The federal budget debate returned from its summer vacation this week to find that this year’s deficit will be a bit smaller, the longer-term deficit will be higher, reconciliation is a little more of an issue now than it was when Congress left town for the August recess, and some people are saying we need to start reducing the deficit immediately.
[IMGCAP(1)]In other words, not much has changed over the past month.
The mid-session budget review released a few weeks ago by the Office of Management and Budget and the budget update released by the Congressional Budget Office both revised the deficit outlook so that it looks better now and worse later.
The new 2009 projections were made about six weeks before the end of the fiscal year so they should be considered to be very close to what actually will happen. The truth is that there’s not much Congress and the White House can do at this very late point in the year to change the numbers in any meaningful way. It’s roughly the situation a major league baseball player finds himself in when he would like to raise his batting average at the end of the season.
The increase in the deficit for 2010 and beyond that the OMB forecast and the CBO confirmed obviously is troubling and, if accurate, will make the job of dealing with the deficit that much harder when the time comes. It’s important to keep in mind, however, that longer-term federal budget numbers not only are almost always incorrect, they sometimes are notoriously inaccurate because they usually are based on straight-line extrapolations of existing policies that almost certainly will be changed and economic forecasts that beyond a year are more like art than science.
Some budget hawks said immediately after the OMB and CBO reports were released that the long-term numbers understated the deficits that were likely to occur. But it’s also possible that, at least for 2010, the White House may have projected a deficit that is far more likely to be re-estimated downward rather than upward.
The revised economic outlook, for example, seems to have been based on the worst-case scenario the administration could plausibly offer, so any revisions made between now and the end of the next fiscal year may very well show improvement rather than deterioration. The administration followed this same general strategy when it included a large second financial bailout package that wasn’t needed in the initial budget it submitted last February, so it hardly would be surprising if it used that plan again for 2010.
Meanwhile, the federal budget term “reconciliation,— which most people outside the Washington Beltway probably had only used when talking about marital problems, became part of the political vernacular this summer as discussions about whether it was appropriate for the Senate to use it to consider health care reform became commonplace.
Health care reform proponents, many of whom had opposed the previous use of reconciliation when it was applied to something they didn’t want, said they supported the idea. Those against health care reform, many of whom had used reconciliation in the past to adopt legislation they liked, said they opposed it.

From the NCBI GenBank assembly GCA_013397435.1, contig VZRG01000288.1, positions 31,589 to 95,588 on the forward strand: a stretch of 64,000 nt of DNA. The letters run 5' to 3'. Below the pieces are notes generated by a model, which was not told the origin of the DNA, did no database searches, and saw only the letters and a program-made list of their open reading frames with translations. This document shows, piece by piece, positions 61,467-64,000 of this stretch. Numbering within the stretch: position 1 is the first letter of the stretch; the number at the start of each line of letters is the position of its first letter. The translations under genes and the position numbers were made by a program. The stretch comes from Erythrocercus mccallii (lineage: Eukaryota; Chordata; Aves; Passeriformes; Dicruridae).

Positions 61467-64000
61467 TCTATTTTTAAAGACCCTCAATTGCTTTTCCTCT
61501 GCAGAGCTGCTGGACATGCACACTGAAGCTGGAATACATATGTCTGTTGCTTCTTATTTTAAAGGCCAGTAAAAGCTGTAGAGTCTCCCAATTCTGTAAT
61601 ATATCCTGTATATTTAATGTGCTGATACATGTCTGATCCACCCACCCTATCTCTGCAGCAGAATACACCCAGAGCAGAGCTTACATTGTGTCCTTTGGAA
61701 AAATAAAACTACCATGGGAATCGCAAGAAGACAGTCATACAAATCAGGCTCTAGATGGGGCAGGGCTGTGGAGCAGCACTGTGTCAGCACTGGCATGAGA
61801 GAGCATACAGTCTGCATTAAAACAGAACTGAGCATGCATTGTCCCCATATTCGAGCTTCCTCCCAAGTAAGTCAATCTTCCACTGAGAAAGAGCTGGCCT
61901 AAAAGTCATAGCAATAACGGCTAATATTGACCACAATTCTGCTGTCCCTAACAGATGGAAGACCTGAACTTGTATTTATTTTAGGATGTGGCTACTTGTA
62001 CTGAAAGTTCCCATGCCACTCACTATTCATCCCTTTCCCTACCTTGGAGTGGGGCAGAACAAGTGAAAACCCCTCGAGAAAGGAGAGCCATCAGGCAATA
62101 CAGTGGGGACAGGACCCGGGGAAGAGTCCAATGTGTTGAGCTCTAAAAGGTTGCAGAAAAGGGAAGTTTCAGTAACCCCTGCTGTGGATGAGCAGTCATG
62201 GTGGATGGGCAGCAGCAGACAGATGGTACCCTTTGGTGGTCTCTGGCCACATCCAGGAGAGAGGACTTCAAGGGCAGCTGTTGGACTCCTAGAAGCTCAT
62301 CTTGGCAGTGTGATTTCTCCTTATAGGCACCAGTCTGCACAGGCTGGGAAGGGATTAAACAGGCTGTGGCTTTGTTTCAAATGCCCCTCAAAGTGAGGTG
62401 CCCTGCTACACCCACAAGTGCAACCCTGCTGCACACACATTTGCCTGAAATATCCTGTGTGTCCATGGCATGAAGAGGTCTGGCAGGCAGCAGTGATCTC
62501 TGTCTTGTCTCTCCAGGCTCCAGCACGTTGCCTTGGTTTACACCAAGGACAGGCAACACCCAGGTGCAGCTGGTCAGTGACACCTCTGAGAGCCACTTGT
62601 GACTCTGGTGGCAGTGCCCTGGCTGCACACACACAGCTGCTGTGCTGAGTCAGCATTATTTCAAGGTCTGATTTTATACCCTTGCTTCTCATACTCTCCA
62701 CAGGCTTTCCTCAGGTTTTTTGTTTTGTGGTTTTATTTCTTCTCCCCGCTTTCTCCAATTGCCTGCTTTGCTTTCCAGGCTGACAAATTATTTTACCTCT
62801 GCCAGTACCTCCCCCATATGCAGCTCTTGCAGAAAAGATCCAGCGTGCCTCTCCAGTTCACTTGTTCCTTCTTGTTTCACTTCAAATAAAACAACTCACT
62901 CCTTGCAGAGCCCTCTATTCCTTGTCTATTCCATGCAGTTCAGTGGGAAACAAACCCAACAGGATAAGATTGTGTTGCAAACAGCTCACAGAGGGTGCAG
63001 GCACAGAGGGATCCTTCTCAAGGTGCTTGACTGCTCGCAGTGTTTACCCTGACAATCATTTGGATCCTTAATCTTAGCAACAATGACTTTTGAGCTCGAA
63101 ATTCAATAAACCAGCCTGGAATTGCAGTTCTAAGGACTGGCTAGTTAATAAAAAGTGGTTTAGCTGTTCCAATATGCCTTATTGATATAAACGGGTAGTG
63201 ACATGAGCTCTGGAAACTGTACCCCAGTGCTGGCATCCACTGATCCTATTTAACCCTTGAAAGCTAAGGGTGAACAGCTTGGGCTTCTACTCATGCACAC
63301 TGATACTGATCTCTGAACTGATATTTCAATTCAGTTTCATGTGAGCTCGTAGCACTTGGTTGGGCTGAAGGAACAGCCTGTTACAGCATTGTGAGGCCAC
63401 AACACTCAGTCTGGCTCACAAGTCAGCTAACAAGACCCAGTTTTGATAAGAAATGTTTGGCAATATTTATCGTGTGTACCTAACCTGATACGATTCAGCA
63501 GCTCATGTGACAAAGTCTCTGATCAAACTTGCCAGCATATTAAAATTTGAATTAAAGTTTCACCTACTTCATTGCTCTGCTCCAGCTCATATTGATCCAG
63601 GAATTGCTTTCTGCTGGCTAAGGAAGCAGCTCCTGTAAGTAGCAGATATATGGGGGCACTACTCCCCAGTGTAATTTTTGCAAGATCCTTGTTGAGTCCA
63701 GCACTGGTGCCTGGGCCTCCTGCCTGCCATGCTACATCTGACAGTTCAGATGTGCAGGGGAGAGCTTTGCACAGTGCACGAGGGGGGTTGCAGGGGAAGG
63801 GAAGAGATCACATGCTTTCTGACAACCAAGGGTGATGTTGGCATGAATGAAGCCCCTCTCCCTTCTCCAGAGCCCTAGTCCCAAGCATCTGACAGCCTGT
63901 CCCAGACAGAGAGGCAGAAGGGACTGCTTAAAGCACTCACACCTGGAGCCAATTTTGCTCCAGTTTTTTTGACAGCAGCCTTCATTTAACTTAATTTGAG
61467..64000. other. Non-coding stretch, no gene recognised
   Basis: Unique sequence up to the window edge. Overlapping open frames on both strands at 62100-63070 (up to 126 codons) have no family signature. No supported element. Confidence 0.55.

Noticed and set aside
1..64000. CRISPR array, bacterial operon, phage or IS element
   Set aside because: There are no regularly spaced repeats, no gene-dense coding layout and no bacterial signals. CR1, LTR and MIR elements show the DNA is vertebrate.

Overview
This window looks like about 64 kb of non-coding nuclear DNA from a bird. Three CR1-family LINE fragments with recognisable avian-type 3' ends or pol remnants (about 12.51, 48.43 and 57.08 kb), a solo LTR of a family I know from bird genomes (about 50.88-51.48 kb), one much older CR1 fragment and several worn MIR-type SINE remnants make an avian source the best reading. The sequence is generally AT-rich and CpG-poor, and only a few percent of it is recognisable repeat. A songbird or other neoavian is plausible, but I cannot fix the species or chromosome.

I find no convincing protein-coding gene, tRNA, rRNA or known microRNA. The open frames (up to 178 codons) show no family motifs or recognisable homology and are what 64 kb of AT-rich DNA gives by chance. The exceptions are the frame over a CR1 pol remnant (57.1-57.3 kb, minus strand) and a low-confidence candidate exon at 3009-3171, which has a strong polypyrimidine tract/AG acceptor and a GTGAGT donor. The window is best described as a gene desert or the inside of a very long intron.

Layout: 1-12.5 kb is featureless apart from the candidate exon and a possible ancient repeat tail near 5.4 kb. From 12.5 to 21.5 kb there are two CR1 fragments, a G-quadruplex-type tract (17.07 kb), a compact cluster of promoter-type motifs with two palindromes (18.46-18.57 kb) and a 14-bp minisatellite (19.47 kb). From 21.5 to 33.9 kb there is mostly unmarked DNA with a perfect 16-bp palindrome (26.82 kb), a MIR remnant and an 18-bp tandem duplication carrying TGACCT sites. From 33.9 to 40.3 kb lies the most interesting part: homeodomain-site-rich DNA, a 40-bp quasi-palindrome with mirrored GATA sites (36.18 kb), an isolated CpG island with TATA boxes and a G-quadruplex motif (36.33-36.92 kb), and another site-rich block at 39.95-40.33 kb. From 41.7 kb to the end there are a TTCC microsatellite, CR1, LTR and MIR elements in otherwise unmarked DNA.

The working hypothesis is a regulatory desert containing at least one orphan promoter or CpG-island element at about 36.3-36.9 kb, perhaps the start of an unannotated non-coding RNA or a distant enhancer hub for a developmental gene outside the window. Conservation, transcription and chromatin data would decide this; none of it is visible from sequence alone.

There also were multiple stories about the usually-hidden-from-public-view Senate Parliamentarian, who will be at the center of the reconciliation debate. But weeks later nothing has actually been settled and the debate largely remains the same.
For the record, reconciliation is not a gimmick or a way around Senate rules and procedures. To the contrary, reconciliation is part of a statute that was put in place 35 years ago when the Congressional Budget Act was signed into law. Although it wasn’t used in the earliest years of the Congressional budget process, it quickly became a favorite of Ronald Reagan administration OMB Director David Stockman who, as a former House Member, understood its value much better than most of his previous Congressional colleagues.
In fact, using reconciliation became so popular during the Reagan years that additional safeguards had to be established so that it wasn’t abused. That’s why the Byrd Rule, which was designed to stop the previous practice of nonbudget-related “extraneous— items included in reconciliation bills and, therefore, not subject to a filibuster, came into being.
In other words, the precise issue those opposing the use of reconciliation for health care complained about during the summer has actually already been dealt with and a procedure exists to determine if a provision can be included.
Not only will the debate over reconciliation continue now that the summer is over, it’s almost certainly going to intensify substantially as the moment when a decision about whether to use it actually has to be made.
The third major budget debate that took place over the summer occurred when some on Capitol Hill and elsewhere began to insist that the stimulus should be scaled back and the deficit addressed immediately. In the wake of the revised deficit numbers provided by the OMB and CBO, deficit hawks also insisted that the administration should submit a deficit reduction plan now to demonstrate its commitment.
Neither of these is likely to happen. As last Friday’s unemployment report showed, the U.S. economy may be better than it was, but the recovery is not yet at the point where a fiscal policy change is justified. That point will likely come, or be more broadly recognized, later this year. That makes the administration’s fiscal 2011 budget, which is supposed to be sent to Congress by Feb. 1, the right time to shift gears and propose the deficit reductions the hawks seem so desperate to see.
Stan Collender is a partner at Qorvis Communications and author of “The Guide to the Federal Budget.— His blog is Capital Gains and Games.